Allspice is also indispensable in Middle Eastern cuisine, particularly in the Levant, where it is used to flavour a variety of stews and meat dishes. In Palestinian cuisine, for example, many main dishes call for allspice as the sole spice added for flavouring. In America, it is used mostly in desserts, but it is also responsible for giving Cincinnati-style chilli its distinctive aroma and flavour. Allspice is commonly used in Great Britain, and appears in many dishes, including cakes. Even in many countries where allspice is not very popular in the household, as in Germany, it is used in large amounts by commercial sausage makers. It is a main flavour used in barbecue sauces. In the West Indies, an allspice liqueur called “pimento dram” is produced, and a sweet liqueur called mirto is made in Sardinia.

Ground Allspice

Ground Allspice

Ground Allspice has a warm, fragrant aroma which tastes like a mixture of cinnamon, nutmeg, ginger and cloves. Allspice is particularly well matched to gamon and pork, and in apple tarts and poached fruit desserts.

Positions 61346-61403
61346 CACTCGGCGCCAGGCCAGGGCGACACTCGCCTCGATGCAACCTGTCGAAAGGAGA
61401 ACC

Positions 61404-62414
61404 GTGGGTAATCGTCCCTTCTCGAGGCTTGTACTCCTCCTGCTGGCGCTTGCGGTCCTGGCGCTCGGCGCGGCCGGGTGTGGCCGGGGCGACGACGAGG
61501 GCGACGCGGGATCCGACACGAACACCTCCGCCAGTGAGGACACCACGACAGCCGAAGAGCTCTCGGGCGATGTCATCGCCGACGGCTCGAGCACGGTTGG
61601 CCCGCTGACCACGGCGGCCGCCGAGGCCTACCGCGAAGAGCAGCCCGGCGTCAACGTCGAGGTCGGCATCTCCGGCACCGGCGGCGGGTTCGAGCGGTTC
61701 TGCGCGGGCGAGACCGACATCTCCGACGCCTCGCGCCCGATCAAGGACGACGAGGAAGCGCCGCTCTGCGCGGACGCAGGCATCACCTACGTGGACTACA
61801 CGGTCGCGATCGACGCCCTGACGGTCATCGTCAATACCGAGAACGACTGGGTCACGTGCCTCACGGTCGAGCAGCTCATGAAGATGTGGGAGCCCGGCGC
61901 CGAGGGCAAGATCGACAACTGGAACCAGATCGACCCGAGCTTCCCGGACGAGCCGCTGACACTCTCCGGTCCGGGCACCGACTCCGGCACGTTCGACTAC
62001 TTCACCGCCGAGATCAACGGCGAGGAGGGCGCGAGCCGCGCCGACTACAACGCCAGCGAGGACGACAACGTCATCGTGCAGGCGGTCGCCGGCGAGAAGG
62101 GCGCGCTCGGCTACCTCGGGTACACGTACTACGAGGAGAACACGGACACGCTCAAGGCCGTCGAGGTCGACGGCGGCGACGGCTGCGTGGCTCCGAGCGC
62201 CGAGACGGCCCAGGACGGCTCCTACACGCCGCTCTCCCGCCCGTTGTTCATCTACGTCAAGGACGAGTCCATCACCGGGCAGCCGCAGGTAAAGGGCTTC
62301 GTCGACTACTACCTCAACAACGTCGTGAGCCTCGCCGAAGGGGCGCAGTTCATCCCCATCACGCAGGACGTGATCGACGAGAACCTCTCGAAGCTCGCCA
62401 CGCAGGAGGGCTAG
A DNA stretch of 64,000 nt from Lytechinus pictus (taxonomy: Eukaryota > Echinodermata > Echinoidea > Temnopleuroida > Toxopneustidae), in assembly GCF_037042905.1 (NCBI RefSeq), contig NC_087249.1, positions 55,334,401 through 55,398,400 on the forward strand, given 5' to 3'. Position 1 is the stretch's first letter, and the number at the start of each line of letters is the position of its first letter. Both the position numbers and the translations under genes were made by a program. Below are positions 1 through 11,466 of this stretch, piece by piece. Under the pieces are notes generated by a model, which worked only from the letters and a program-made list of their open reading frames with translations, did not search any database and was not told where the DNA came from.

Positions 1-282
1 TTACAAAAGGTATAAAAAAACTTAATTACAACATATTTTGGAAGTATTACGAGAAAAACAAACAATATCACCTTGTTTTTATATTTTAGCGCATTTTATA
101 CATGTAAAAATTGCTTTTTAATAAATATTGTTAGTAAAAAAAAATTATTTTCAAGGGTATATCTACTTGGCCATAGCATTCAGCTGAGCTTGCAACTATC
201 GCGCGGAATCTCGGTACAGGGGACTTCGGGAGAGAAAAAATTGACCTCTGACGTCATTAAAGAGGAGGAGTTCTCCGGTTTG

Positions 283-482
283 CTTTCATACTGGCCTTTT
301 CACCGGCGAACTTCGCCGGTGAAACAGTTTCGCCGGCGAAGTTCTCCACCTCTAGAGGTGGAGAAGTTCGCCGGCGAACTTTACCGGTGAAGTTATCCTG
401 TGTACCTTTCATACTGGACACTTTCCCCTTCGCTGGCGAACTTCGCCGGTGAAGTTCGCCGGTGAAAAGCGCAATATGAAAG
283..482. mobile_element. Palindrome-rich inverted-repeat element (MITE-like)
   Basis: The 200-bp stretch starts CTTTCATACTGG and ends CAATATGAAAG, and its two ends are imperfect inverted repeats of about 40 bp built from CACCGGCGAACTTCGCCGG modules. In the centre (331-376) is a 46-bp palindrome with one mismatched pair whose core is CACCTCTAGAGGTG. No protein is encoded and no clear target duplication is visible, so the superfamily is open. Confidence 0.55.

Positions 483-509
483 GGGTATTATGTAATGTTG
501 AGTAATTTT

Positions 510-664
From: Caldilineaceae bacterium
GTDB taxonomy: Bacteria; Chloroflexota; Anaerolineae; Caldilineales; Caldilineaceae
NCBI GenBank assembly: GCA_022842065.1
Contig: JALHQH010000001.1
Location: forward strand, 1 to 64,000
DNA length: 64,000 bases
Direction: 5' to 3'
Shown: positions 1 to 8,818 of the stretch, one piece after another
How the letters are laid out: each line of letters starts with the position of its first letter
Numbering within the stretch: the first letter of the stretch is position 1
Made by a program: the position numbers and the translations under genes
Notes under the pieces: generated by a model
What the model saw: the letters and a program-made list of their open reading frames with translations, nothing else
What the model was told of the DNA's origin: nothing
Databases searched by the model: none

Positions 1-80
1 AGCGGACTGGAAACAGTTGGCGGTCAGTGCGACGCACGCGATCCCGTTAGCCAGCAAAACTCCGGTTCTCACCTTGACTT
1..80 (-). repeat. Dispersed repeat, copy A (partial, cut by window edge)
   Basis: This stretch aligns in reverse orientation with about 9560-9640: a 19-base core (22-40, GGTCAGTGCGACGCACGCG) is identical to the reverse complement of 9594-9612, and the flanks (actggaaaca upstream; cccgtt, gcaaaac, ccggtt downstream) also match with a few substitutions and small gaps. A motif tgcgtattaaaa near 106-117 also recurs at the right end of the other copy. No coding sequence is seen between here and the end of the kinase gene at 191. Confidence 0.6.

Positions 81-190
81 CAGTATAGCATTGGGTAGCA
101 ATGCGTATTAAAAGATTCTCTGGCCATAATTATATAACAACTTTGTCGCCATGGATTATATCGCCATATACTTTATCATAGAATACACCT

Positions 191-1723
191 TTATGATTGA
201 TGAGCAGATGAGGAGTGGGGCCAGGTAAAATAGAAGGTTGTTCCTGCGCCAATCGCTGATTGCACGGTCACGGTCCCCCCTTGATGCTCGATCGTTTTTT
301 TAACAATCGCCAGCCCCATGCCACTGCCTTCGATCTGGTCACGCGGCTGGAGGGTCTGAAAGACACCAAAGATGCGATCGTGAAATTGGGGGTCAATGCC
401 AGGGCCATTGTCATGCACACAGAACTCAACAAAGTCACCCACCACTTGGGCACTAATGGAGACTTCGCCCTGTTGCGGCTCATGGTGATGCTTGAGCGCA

Usage Ideas

Allspice adds a touch of sweetness to desserts and warmth to meats and winter veggies.

  • Mix with orange juice, brown sugar and oil, then brush onto pork steaks before grilling.
  • Sprinkle into beef or lamb casseroles for an extra warming flavour.
  • Stir into fruit salad or stewed fruit for a fuller flavour.
  • Use in many Caribbean dishes for an authentic taste.

 


Nutrition Facts
Serving Size 100g

Amount Per Serving
Calories 263 Calories from Fat 78.21
% Daily Value*
Total Fat 8.69 g 13%
Saturated Fat 2.55 g 13%
Trans Fat 0 g
Cholesterol 0 mg 0%
Sodium 77 mg 3%
Potassium 1044 mg 32%
Total Carbohydrate 72.12 g 24%
Dietary Fibre 21.6 g 80%
Sugars 7.06 g
Protein 6.09 g 12%

Vitamin A   540 IU 11%
Folate   36 mcg 9%
Vitamin C   39.2 mg 44%
Vitamin D   0 IU 0%
Calcium   661 mg 66%
Iron   7.06 mg 39%

*Percent Daily Values are based on a 2,000 calorie diet. Your daily values may be higher or lower depending on your calorie needs.